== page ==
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Assessing the Feasibility of a Progressive Distillation Scheme Presented by: Brian Howard Submitted: April 30, 2009.

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Presentation on theme: "Assessing the Feasibility of a Progressive Distillation Scheme Presented by: Brian Howard Submitted: April 30, 2009."— Presentation transcript:

1 Assessing the Feasibility of a Progressive Distillation Scheme Presented by: Brian Howard Submitted: April 30, 2009

2 Topics for Discussion Background of crude oil refining Conventional method of crude distillation Direct sequence vs. indirect sequence Progressive crude distillation Current applications of progressive distillation

3 Crude Oil Refining - Basics Crude oil is a complex mixture of hydrocarbons ◦ Compounds in crude oil contain anywhere from one carbon to chains in excess of fifty carbons In general, the higher the molecular weight of a component, the higher the normal boiling point The purpose of refining is to separate and manipulate (i.e. via chemical reactions) these compounds to produce usable products

4 Crude Oil Refining – Box Flow Diagram Focus of the Project

5 Crude Oil Refining – Process Overview Atmospheric distillation is the primary separation process Downstream processes convert distillation effluents into more useful products ◦ Reforming – converts naphtha to gasoline ◦ Cracking – produces more gasoline from gas oil ◦ Coking – produces more gasoline from residue and petroleum coke

6 Distillation – Basic Theory Definition: a separation process which separates components in a mixture on the basis of differing volatilities Volatility of a component is expressed by its vapor- liquid equilibrium ratio, K An “at first glance” approximation of the ease with which two components can be separated is given by the relative volatility,  The larger the value of , the more readily the components may be separated

7 Distillation – Apparatus Trays provide the medium for liquid vapor contact and mass transfer As vapor rises through the column, it becomes enriched in the more volatile components As liquid falls through the column, it becomes enriched in the less volatile components Trays Temperature

8 Topics for Discussion Background of crude oil refining Conventional method of crude distillation Direct sequence vs. indirect sequence Progressive crude distillation Current applications of progressive distillation

9 “Unconventional” Distillation Failed Capstone Student

10 Conventional Crude Distillation – Process Flow Diagram Furnace preheats crude to temperature of feed tray Steam fed side strippers strip lighter components from side draws improving sharpness of cuts Pumparounds remove excess heat from the column and use it to pre-heat the feed stream

11 Conventional Crude Distillation – Product Streams Products of distillation are not pure components ◦ Contain a range of molecular weights and normal boiling points 5 major product streams ◦ Naphtha –critical component of gasoline ◦ Kerosene – heating fuel, jet fuel ◦ Diesel – transportation fuel ◦ Gas oil – transportation fuel ◦ Residue –further refined to produce more useful products Volatility Molecular Weight

12 Defining Product Streams – ASTM D86 The ASTM D86 distillation test measures the boiling point ranges of distillation products The D86 criteria were used to define the products of distillation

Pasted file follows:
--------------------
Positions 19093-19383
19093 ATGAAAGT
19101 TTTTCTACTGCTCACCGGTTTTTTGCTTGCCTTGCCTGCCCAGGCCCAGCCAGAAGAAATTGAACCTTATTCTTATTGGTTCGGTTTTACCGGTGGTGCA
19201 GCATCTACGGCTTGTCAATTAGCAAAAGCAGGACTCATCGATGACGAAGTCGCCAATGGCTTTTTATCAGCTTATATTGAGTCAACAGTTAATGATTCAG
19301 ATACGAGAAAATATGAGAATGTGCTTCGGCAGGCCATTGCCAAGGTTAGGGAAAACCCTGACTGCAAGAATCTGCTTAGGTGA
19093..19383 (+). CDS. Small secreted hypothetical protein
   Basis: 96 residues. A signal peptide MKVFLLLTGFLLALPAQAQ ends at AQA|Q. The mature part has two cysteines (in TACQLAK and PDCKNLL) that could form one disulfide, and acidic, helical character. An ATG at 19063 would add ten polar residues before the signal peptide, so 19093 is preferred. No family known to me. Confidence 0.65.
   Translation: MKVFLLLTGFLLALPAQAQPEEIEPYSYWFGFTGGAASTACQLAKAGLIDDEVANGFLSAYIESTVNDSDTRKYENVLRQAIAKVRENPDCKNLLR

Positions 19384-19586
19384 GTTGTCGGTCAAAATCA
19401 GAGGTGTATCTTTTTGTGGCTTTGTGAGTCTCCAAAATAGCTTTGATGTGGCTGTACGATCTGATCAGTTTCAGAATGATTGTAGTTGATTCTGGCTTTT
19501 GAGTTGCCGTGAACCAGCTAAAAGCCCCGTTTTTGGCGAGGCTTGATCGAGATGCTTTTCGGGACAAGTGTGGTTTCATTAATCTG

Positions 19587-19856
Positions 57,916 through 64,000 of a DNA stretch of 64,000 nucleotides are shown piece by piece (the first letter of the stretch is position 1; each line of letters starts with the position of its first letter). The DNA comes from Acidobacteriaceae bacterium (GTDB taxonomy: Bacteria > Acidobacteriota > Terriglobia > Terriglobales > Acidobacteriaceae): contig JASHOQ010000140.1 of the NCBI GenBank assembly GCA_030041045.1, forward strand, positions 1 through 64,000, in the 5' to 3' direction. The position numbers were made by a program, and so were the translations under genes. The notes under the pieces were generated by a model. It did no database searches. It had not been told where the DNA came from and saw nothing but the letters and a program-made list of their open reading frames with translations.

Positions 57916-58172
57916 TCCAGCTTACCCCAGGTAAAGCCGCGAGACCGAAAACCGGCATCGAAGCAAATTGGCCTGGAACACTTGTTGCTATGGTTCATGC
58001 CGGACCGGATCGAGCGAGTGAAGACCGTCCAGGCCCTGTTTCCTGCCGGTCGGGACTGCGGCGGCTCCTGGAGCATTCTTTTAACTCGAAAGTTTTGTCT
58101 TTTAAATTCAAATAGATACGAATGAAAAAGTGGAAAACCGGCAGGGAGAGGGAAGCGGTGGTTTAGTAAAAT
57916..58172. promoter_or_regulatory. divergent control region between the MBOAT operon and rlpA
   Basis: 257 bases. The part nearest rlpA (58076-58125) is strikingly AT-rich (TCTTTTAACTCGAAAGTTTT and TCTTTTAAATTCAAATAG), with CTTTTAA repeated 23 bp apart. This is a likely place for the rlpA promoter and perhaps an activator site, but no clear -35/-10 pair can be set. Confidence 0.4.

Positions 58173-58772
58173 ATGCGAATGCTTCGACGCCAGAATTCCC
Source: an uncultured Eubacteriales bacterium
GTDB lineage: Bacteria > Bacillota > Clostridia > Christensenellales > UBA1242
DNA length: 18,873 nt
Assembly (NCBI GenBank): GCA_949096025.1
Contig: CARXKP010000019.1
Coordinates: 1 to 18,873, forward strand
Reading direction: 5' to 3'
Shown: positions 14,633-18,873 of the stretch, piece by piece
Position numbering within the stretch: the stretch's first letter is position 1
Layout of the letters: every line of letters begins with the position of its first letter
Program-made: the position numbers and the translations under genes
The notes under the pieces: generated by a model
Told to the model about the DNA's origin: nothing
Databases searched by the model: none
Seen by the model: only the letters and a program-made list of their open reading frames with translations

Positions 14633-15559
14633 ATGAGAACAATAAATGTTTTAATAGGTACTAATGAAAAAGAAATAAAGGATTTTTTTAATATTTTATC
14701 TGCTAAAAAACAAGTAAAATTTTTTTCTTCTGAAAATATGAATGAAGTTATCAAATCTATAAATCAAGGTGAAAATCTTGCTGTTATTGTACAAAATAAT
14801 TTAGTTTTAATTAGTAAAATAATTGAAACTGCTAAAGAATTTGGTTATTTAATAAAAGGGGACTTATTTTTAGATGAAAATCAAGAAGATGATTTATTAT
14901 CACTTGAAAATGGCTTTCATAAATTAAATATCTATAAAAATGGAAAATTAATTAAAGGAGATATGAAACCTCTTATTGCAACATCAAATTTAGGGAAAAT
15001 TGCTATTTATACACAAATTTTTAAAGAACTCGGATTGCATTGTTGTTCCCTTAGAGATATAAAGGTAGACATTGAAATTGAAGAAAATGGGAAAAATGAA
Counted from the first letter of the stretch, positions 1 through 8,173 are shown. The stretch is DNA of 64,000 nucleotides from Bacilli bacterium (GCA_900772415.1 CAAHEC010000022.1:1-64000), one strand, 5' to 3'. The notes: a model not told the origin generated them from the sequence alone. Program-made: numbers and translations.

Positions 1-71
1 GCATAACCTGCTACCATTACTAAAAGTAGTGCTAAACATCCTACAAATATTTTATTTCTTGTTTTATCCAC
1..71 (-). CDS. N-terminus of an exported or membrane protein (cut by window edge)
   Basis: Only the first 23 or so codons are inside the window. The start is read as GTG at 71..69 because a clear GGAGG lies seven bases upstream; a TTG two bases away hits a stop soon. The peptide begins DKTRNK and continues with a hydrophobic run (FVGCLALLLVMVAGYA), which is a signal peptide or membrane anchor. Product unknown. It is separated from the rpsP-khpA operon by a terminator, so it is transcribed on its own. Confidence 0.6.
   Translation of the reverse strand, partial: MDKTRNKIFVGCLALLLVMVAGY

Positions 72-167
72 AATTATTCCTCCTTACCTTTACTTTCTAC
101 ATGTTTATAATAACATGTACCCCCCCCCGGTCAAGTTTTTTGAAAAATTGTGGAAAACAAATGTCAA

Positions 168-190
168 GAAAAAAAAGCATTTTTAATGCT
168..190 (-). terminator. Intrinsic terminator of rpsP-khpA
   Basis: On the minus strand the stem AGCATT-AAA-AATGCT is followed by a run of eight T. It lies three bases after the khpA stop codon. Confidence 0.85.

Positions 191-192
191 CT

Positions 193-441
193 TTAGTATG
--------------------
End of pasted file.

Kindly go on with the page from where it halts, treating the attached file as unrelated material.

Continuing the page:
13 Indirect Distillation Sequence Conventional distillation is an indirect sequence Least volatile (heavier) components are removed first More volatile (lighter) components proceed to next column in the sequence Process is repeated until desired degree of separation achieved Molecular Weight

14 Conventional Crude Distillation – Envisioning the Indirect Sequence How is this……related to this?

15 Conventional Crude Distillation – Envisioning the Indirect Sequence Answer: Each side stripper and the corresponding rectifying section of the main column can be treated as an independent column in an indirect sequence. Pumparounds serve as condensers.

16 Direct Distillation Sequence Molecular Weight Reversal of the indirect sequence More volatile (lighter) components are removed first Less volatile (heavier) components proceed to next column in the sequence No industrial applications of a purely direct sequence

17 Topics for Discussion Background of crude oil refining Conventional method of crude distillation Direct sequence vs. indirect sequence Progressive crude distillation Current applications of progressive distillation

18 Direct vs. Indirect – So What? Up to this point, the distinction between a direct and indirect sequence has been purely academic Two important questions: ◦ Can the differences between the two sequences increase revenues or decrease expenses? ◦ If a direct sequence can produce savings, how can it be applied?

19 Direct vs. Indirect – Question of Savings Distillation is one of the most energy intensive aspects of processing. Over 2% of the energy content in a crude stream is used in distillation. Distillation accounts for about 40% of energy use in a refinery TeraBTU!!!

20 Direct vs. Indirect – Energy Savings In June of 2008, Natural Gas was trading at $10.82/MMBTU As energy becomes an increasingly important factor in the operational costs of process plants, so does energy efficiency Where does the direct sequence provide potential energy savings when compared to an indirect sequence?

21 Direct vs. Indirect – Energy Savings In conventional distillation, the furnace must preheat crude to the feed tray temperature This heats lighter components to higher temperatures than necessary to vaporize them The furnace wastes energy superheating light end components in an indirect sequence

22 Direct vs. Indirect – Energy Savings Because the direct sequence separates the most volatile (lightest) components first, superheating of lightends is avoided Consequently, the opportunity for energy savings exists How can the indirect sequence be applied?